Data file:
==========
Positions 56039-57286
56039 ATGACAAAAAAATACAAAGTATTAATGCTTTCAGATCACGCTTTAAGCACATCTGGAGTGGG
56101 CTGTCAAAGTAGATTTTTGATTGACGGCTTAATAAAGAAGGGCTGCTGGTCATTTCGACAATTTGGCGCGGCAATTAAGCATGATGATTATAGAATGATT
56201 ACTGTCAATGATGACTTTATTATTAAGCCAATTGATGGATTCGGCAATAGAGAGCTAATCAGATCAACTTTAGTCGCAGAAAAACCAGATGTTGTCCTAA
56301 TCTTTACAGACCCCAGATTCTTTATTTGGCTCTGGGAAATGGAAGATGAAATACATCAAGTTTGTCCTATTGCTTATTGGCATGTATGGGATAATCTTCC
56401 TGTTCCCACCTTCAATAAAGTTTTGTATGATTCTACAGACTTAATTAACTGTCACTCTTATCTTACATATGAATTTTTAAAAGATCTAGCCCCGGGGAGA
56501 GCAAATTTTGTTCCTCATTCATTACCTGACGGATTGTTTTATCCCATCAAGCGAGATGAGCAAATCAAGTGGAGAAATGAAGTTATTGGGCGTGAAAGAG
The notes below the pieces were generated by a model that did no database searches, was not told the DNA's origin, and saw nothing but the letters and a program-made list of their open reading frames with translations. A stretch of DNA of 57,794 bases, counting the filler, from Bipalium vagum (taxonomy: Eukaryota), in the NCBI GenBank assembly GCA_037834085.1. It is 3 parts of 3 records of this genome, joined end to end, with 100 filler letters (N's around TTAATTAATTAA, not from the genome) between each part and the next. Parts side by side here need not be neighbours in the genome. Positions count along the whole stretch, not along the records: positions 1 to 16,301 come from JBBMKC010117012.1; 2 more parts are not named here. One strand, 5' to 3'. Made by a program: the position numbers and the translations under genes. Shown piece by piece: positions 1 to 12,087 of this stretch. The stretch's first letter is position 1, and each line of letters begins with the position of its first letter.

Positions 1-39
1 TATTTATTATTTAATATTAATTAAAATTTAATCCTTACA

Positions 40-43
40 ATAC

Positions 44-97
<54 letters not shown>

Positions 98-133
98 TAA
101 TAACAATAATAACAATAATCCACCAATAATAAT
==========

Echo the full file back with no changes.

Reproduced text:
Positions 56039-57286
56039 ATGACAAAAAAATACAAAGTATTAATGCTTTCAGATCACGCTTTAAGCACATCTGGAGTGGG
56101 CTGTCAAAGTAGATTTTTGATTGACGGCTTAATAAAGAAGGGCTGCTGGTCATTTCGACAATTTGGCGCGGCAATTAAGCATGATGATTATAGAATGATT
56201 ACTGTCAATGATGACTTTATTATTAAGCCAATTGATGGATTCGGCAATAGAGAGCTAATCAGATCAACTTTAGTCGCAGAAAAACCAGATGTTGTCCTAA
56301 TCTTTACAGACCCCAGATTCTTTATTTGGCTCTGGGAAATGGAAGATGAAATACATCAAGTTTGTCCTATTGCTTATTGGCATGTATGGGATAATCTTCC
56401 TGTTCCCACCTTCAATAAAGTTTTGTATGATTCTACAGACTTAATTAACTGTCACTCTTATCTTACATATGAATTTTTAAAAGATCTAGCCCCGGGGAGA
56501 GCAAATTTTGTTCCTCATTCATTACCTGACGGATTGTTTTATCCCATCAAGCGAGATGAGCAAATCAAGTGGAGAAATGAAGTTATTGGGCGTGAAAGAG
The notes below the pieces were generated by a model that did no database searches, was not told the DNA's origin, and saw nothing but the letters and a program-made list of their open reading frames with translations. A stretch of DNA of 57,794 bases, counting the filler, from Bipalium vagum (taxonomy: Eukaryota), in the NCBI GenBank assembly GCA_037834085.1. It is 3 parts of 3 records of this genome, joined end to end, with 100 filler letters (N's around TTAATTAATTAA, not from the genome) between each part and the next. Parts side by side here need not be neighbours in the genome. Positions count along the whole stretch, not along the records: positions 1 to 16,301 come from JBBMKC010117012.1; 2 more parts are not named here. One strand, 5' to 3'. Made by a program: the position numbers and the translations under genes. Shown piece by piece: positions 1 to 12,087 of this stretch. The stretch's first letter is position 1, and each line of letters begins with the position of its first letter.

Positions 1-39
1 TATTTATTATTTAATATTAATTAAAATTTAATCCTTACA

Positions 40-43
40 ATAC

Positions 44-97
<54 letters not shown>

Positions 98-133
98 TAA
101 TAACAATAATAACAATAATCCACCAATAATAAT